Emory team wins international global health competition

By Rebecca Baggett | Emory Report | April 4, 2018

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Members of Emory’s winning team include Kristin Nelson, Rollins School of Public Health; Sarah Connolly, Laney Graduate School; Taryn McLaughlin, Laney Graduate School; Wen Liu, Emory University School of Medicine; and Christine Donorio, Laney Graduate School.

Emory University won its first International Emory Global Health Case Competition since 2012 in March. Emory’s all-women team proposed the winning solution to the case, which focused on addressing an outbreak of a hypothetical infectious disease called the “FIFA virus” in Qatar prior to the 2022 World Cup.

Members of this team had won the 2018 Intramural Emory Global Health Case Competition in February. The winning team’s solution involved a three-pronged approach that included detection, containment and prevention of the FIFA virus, as well as solutions for managing the legal, ethical and public relations issues resulting from the outbreak.

“Our team was extremely excited about the international case subject. Three of us are really interested in infectious diseases, and the subject/solution of this case is basically part of my dream career, so I was all about it,” says Laney Graduate School student Sara Connolly, a member of Emory’s winning team and a PhD/MPH dual-degree candidate.

“I think our entire team was able to shine, not just because we have an exorbitant amount of subject matter knowledge at our fingertips (both between our team members as well as connections we had with Emory faculty and people at the CDC we reached out to for further advice), but also because some of our members were truly passionate about thoroughly thinking through this problem and coming up with the very best solution,” she says.

The University of Minnesota placed second, McMaster University placed third, and the University of Florida received an honorable mention award. For the first time ever, the first- and second-place teams tied for the Participants’ Choice Award – the award that non-finalist teams vote on for the best team.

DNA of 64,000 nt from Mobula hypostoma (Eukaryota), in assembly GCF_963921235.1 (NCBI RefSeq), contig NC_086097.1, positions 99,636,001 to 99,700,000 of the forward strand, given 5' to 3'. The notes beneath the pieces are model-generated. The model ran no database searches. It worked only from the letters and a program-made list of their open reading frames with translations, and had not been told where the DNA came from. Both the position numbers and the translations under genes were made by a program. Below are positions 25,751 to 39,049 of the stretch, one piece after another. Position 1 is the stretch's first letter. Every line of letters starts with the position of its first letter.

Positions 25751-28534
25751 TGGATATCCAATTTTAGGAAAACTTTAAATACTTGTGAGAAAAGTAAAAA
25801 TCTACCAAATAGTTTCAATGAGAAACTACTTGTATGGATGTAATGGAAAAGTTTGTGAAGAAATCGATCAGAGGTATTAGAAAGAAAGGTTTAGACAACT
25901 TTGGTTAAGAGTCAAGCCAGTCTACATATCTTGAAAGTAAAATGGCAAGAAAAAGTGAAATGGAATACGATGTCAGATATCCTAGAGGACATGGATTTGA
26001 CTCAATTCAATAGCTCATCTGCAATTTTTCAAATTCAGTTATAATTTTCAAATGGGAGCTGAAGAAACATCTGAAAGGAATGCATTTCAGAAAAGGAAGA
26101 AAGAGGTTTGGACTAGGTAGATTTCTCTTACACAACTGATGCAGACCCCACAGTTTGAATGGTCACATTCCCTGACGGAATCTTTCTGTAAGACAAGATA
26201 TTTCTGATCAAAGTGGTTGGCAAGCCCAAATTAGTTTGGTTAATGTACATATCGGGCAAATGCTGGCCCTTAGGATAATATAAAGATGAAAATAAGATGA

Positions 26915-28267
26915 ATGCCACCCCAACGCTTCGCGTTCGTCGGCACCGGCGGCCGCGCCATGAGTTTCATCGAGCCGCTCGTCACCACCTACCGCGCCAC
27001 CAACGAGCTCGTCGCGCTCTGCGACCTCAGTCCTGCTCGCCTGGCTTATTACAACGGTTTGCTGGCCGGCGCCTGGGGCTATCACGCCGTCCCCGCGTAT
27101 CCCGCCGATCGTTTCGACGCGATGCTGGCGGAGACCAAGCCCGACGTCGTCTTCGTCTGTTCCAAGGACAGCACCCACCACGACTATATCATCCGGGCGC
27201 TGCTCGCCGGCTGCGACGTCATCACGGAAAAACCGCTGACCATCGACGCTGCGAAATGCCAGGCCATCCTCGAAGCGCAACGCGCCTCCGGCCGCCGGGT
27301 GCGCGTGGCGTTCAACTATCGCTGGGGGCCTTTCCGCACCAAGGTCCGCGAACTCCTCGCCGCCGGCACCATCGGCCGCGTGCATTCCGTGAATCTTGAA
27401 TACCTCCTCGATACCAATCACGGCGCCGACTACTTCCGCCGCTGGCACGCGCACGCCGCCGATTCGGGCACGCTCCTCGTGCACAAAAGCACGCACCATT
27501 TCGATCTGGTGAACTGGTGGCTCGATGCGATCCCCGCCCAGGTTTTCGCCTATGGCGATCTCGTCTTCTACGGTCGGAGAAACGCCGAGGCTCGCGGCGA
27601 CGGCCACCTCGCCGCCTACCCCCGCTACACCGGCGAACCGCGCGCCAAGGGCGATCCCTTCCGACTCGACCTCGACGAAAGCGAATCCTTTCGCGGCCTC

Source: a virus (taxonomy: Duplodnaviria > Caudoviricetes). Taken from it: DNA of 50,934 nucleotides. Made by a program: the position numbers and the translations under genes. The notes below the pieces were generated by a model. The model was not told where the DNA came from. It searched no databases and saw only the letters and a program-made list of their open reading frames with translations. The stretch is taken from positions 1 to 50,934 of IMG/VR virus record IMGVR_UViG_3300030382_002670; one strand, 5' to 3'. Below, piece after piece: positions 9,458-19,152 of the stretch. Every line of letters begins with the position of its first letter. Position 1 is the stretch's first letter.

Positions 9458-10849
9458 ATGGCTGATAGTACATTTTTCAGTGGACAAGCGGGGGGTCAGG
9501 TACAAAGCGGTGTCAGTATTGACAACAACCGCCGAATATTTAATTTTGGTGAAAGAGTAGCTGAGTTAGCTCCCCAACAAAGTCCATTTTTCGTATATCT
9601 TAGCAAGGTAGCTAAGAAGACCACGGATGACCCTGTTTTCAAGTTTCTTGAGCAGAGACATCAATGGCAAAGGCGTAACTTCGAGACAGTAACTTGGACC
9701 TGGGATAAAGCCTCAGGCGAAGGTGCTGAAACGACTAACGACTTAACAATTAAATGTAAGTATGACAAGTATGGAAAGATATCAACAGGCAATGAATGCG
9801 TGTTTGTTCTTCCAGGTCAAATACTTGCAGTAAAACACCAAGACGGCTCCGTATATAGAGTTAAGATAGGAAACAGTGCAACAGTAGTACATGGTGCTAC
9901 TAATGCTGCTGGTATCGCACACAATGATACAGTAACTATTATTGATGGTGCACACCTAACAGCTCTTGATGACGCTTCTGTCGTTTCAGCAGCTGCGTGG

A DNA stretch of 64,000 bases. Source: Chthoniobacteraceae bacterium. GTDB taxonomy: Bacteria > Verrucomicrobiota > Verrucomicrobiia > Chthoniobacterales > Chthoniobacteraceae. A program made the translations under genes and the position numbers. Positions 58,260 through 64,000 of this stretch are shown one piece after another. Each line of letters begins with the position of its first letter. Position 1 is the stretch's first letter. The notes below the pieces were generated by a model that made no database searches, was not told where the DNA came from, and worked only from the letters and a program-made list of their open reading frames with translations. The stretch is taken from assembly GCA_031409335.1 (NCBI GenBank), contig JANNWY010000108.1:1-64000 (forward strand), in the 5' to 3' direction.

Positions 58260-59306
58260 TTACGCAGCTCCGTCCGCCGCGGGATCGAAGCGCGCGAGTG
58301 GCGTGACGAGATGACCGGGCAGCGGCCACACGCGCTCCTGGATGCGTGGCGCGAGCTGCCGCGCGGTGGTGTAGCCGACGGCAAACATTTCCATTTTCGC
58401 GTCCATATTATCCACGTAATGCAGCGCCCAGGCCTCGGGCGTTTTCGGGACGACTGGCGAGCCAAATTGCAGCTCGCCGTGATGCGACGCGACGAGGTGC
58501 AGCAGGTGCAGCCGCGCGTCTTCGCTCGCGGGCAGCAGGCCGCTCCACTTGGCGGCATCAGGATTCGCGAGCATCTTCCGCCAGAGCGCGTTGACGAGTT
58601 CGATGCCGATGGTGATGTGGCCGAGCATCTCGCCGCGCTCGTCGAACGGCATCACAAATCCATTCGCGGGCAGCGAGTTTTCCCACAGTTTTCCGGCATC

In addition to these four universities, the competition included teams from the following universities: 

  • Boston University
  • Brown University
  • Cornell University
  • the Medical University of South Carolina
  • Miami University
  • New York Institute of Technology
  • Northwestern University
  • Penn State University
  • SUNY Downstate
  • Uniformed Services University of the Health Sciences
  • University of Alabama at Birmingham
  • University of Kentucky
  • University of Melbourne
  • University of Notre Dame
  • University of Pennsylvania
  • University of Scranton
  • University of Tampa
  • Vanderbilt University
  • Washington University in St. Louis
  • Yeshiva University 

The University of New South Wales won the video portion of the competition, while the University of Toronto received an honorable mention award for participating in the video competition. Wayne State University also competed in the video competition, which provides an opportunity for universities on the competition’s wait list to participate.

The Emory Global Health Institute has been hosting global health case competitions since 2009 and its international global health case competition since 2012.

The demand for the international competition increases every year, with all 24 team slots filling up in the first four minutes of the application period for the 2018 competition. Whether a university’s team wins or loses, they often return to the competition because it provides a unique, multidisciplinary educational opportunity that helps prepare them for their future careers. 

“In graduate school you don’t have very many opportunities to demonstrate your ability to work effectively on a team. The case competition is a perfect way to hone those skills. It also gives you concrete examples to share when talking about soft skills that are important in the workplace, and it’s also an amazing way to become an effective presenter and public speaker,” says Taryn McLaughlin, another member of Emory’s 2018 winning team.

“The content of your case strategy is important, yes, but the content between different teams can often be very similar. Learning what strategies are effective in your presentation can really give your team an edge,” notes McLaughlin, who is pursuing a PhD in microbiology and immunology through Laney Graduate School. 

The 2019 International Emory Global Health Case Competition will take place March 16, 2019. More information on the Emory Global Health Case Competitions is available here.